One of the criticisms levied against ASMP’s Strictly Business is that it’s only held in three cities, Los Angeles, Philadelphia, and Chicago. That’s once on the west coast, once on  the east coast, and once in the mid west. Yeah, you may have to fly, take a train or drive to get to one. You’ll need to book a room at a hotel. Is it worth it, you might ask? Ask Christopher Shain. Chris heard about SB3 then traveled half way around the world to attend the Philadelphia Seminar. Christopher is an architectural, industrial and corporate photographer based in Sydney, Australia.  He won the prize(ASMP hat) for traveling the greatest distance to attend. Chicago doesn’t seem so far away now, does it?

Hey!, isn’t that Rosh Sillars in the background let’s talk about him next.

 To see more photos click SB3 Philadelphia.

Christopher is pictured above with our fearless leader, Eugene Mopsik.

As usual, I woke up early the next morning. I assumed, no one had pressed the red button, or if they had, Nova Scotia had been spared. I got dressed and grabbed my camera to go out and do some shooting. I knew I’d have a few hours before Lori and Chris were up and ready to go out for breakfast.

Despite gray skies and heavy fog, I set off on my bicycle back toward town. On the way to the motel, the night before, I had noticed a side road that looked liked it would lead to the coast where I would surely find some photographic fodder. I was not disappointed. The road led to a harbor of weather beaten buildings and derelict boats. For these subjects, the less than ideal weather, worked in my favor, adding a sense of foreboding and mystery.

As the sun rose in the sky, the fog began to lift. Satisfied with the images I had made, I was ready to head back to the motel. The great thing about touring on a bicycle is that you can stop the moment something catches your eye, like orange fisherman’s gloves hanging from a clothes line. As I was taking the shot from the side of the road, a woman appeared at the screen door, looking a little puzzled. I lowered my camera and pointed to the gloves. She stuck her head out the door, looked at the clothesline, nodded in acknowledgment and went back inside.

I stopped once more to photograph two men laying fish out to dry and two other men talking next to a forklift. While the people I meet were gracious they all seemed a bit melancholy.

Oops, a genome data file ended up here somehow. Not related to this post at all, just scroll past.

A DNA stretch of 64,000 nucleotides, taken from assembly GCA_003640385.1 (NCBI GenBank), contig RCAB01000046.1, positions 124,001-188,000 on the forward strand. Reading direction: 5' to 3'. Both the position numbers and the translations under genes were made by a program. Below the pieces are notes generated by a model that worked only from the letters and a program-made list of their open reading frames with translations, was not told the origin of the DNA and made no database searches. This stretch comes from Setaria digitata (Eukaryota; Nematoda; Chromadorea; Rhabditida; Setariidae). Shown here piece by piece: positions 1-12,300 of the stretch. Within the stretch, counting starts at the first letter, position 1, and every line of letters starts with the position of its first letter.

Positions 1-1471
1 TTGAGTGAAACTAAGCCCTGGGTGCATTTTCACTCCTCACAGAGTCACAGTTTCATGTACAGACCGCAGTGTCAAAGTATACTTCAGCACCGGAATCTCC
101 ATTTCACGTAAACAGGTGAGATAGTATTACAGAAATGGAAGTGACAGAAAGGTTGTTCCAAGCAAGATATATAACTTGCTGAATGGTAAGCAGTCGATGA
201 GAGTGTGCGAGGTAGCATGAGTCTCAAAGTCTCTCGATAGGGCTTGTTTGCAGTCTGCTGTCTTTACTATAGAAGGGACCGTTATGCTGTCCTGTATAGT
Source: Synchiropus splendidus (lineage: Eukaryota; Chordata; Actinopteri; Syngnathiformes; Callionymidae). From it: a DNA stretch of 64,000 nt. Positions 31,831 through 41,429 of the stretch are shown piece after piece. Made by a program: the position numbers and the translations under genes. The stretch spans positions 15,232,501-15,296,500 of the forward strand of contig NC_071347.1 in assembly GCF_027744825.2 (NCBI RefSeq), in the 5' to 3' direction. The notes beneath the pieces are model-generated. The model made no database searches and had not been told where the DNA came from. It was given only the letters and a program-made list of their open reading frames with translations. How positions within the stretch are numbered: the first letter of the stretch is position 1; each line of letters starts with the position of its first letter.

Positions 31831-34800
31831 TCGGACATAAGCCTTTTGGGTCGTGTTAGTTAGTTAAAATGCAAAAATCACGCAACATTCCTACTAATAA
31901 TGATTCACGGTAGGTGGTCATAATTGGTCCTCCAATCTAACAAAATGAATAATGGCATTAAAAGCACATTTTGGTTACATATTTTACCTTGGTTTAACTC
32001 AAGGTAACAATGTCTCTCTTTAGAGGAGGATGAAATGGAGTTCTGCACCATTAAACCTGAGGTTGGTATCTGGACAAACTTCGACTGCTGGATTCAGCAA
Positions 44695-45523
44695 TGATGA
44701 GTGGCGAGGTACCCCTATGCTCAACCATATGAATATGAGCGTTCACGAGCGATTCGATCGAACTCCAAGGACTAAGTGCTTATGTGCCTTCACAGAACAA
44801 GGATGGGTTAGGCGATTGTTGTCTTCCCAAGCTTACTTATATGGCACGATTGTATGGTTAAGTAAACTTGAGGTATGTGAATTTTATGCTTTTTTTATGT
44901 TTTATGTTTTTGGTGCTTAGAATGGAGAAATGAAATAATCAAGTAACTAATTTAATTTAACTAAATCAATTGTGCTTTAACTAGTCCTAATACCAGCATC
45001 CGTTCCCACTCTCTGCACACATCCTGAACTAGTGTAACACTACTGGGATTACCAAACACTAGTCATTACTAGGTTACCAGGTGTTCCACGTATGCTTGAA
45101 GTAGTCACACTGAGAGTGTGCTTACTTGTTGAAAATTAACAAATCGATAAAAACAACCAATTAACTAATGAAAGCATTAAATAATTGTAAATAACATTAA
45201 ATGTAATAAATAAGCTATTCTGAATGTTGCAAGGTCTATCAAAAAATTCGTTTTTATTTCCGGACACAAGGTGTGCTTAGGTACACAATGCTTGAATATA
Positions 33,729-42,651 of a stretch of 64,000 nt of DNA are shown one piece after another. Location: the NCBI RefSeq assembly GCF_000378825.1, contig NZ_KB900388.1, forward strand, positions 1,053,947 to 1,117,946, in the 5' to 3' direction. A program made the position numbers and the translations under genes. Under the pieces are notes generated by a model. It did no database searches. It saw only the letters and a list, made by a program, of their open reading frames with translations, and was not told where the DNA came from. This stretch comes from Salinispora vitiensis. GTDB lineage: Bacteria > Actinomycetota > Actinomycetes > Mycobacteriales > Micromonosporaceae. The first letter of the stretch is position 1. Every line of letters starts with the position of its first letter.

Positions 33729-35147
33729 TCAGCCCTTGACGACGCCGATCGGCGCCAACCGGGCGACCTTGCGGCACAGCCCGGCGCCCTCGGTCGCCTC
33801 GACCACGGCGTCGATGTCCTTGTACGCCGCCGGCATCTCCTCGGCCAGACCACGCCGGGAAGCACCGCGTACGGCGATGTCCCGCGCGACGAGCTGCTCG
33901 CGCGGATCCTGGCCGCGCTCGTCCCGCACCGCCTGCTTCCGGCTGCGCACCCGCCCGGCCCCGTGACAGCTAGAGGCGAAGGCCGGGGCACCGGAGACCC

Later, while having breakfast at a restaurant we learned that four teenagers, two boys and two girls, had been swept out to sea the night before. The couples had climbed out onto the rocks at Forchu lighthouse to watch the waves during the height of the storm. All four were from Yarmouth and had just graduated from high school.

Being a small town, the tragedy struck Yarmouth hard. Much of the population was related in some way to one of victims or had known at least one of them. Suddenly, we felt out of place, vacationing in a town in mourning. We decided to return to Bar Harbor on the next ferry. From there we would head North to Acadia National Park.

 

Worker drawing de-icer

Worker drawing de-icer from storage tank.

One of my clients, a snow removal and landscaping company, wanted to update their capabilities brochure and website to show potential clients that they were equipped to service large accounts like corporate parks, malls and bank branches.

The first shot was of the two owners and all nineteen employees positioned around a small Kubota snowplow. In the back we had positioned several front-end loaders and large trucks mounted with plows. In the far background was a giant canopy covering a mountain of salt. I used two Dyna-lite 2000 packs with two bare heads each, to light the group. A Honda generator powered each pack.

The next shot was of a line of eight white pickup trucks mounted with red snow plows. I shot them from above while standing in a cage, chained to a forklift. I used a zoom lens to compress the line of trucks. By not showing the beginning or the end of the line it appeared as if the line of trucks continued on forever.

The third shot (shown above) is my favorite. The Yellow cylindrical tanks are used to store liquid deicer. The deicer is a byproduct of beer brewing and is sourced from the local Budweiser plant.

There were three tanks on the left side and two tanks on the right. The view down the middle of the tanks was not very photogenic. There were old plows, a leafless tree and a cyclone fence all bathed in harsh afternoon light. By moving the camera to the right I blocked the unsightly background with the edge of the foreground tank. As with the line of trucks, if you could not see the edge of the last tank, the viewer might imagine there were more tanks than there actually where.

The tank on the right was being hit by a shaft of bright sunlight and would have distracted the viewer from what I wanted to be the center of interest, the worker. I had a high lift brought over and the bucket was raised. A tarp was hung from the bucket to block the sunlight.

To enhance the asphalt we wet it down with ten gallons of water, as if it had just rained. All of the light in the scene was coming from above and not all that interesting. I set up a Lumedyne battery pack with one bare head to the right and slightly behind the subject to simulate sunlight coming in from the side. Pocket Wizards fired the flash. The light struck the side of the models face. The yellow tank acted as a reflector and filled the shadow side nicely. The restricted area of coverage by the flash helped to draw attention to the subject, who was relatively small in the frame. Underexposing the ambient by 1 and 1/2 stops heightened the affect.